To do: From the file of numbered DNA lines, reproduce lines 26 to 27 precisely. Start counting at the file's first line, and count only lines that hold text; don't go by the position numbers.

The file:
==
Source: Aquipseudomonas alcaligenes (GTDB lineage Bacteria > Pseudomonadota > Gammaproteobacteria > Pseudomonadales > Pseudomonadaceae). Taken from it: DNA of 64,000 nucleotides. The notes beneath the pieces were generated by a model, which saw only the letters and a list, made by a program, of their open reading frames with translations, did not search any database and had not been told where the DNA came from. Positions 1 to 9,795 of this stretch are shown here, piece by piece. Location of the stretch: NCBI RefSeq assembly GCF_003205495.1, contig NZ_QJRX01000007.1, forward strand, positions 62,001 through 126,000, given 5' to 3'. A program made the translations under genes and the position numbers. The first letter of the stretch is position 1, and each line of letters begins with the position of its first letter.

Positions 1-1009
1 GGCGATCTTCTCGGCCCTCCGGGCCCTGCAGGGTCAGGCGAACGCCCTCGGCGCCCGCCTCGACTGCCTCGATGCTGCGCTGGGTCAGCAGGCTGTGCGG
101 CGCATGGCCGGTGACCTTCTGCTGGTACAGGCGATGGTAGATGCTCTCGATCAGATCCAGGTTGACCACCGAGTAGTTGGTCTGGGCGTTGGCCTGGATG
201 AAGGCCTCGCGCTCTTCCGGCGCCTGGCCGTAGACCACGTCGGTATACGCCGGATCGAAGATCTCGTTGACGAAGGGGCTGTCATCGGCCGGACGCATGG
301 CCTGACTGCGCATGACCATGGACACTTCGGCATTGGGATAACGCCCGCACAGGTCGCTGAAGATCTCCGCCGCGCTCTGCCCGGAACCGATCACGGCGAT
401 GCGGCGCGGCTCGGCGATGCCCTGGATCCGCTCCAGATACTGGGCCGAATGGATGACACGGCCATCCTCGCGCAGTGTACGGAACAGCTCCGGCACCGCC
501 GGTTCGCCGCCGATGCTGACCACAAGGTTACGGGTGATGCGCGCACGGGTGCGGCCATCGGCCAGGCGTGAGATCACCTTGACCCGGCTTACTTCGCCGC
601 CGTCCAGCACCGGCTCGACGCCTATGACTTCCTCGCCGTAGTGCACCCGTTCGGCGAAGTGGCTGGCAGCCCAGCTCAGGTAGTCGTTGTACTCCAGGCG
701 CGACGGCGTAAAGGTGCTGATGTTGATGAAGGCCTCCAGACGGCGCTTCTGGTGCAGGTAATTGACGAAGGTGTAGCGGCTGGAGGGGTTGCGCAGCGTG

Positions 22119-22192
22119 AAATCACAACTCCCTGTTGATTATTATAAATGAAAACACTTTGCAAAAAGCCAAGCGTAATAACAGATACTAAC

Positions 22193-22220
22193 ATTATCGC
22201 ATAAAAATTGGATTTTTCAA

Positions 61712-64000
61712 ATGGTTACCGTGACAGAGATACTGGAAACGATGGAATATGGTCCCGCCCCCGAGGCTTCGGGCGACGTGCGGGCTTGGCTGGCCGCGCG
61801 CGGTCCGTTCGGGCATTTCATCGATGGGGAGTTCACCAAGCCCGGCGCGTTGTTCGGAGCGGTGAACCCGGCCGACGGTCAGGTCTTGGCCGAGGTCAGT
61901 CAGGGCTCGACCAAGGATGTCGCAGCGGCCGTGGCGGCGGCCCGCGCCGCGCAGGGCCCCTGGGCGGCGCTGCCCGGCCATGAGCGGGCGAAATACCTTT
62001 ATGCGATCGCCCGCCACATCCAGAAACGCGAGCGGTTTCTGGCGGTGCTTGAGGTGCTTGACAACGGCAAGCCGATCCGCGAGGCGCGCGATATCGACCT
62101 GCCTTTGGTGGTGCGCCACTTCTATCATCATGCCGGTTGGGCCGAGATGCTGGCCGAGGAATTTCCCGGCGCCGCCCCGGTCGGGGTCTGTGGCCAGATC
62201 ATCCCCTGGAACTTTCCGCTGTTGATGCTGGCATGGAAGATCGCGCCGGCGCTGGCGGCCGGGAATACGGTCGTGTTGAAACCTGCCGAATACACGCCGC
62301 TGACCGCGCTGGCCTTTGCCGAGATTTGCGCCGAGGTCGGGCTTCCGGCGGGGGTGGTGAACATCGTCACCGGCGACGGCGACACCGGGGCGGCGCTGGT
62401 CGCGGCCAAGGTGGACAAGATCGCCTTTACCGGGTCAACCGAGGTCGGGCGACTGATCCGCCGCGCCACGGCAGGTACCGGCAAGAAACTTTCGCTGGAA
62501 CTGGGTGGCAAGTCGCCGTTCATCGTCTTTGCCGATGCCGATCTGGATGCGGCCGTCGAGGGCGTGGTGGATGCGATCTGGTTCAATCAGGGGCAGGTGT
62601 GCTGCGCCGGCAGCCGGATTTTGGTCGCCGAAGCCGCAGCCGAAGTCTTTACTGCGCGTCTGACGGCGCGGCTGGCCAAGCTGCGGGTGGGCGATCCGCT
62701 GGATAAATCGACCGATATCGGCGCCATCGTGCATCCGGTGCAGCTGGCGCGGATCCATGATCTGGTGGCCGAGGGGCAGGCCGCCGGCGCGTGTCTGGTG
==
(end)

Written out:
62601 GCTGCGCCGGCAGCCGGATTTTGGTCGCCGAAGCCGCAGCCGAAGTCTTTACTGCGCGTCTGACGGCGCGGCTGGCCAAGCTGCGGGTGGGCGATCCGCT
62701 GGATAAATCGACCGATATCGGCGCCATCGTGCATCCGGTGCAGCTGGCGCGGATCCATGATCTGGTGGCCGAGGGGCAGGCCGCCGGCGCGTGTCTGGTG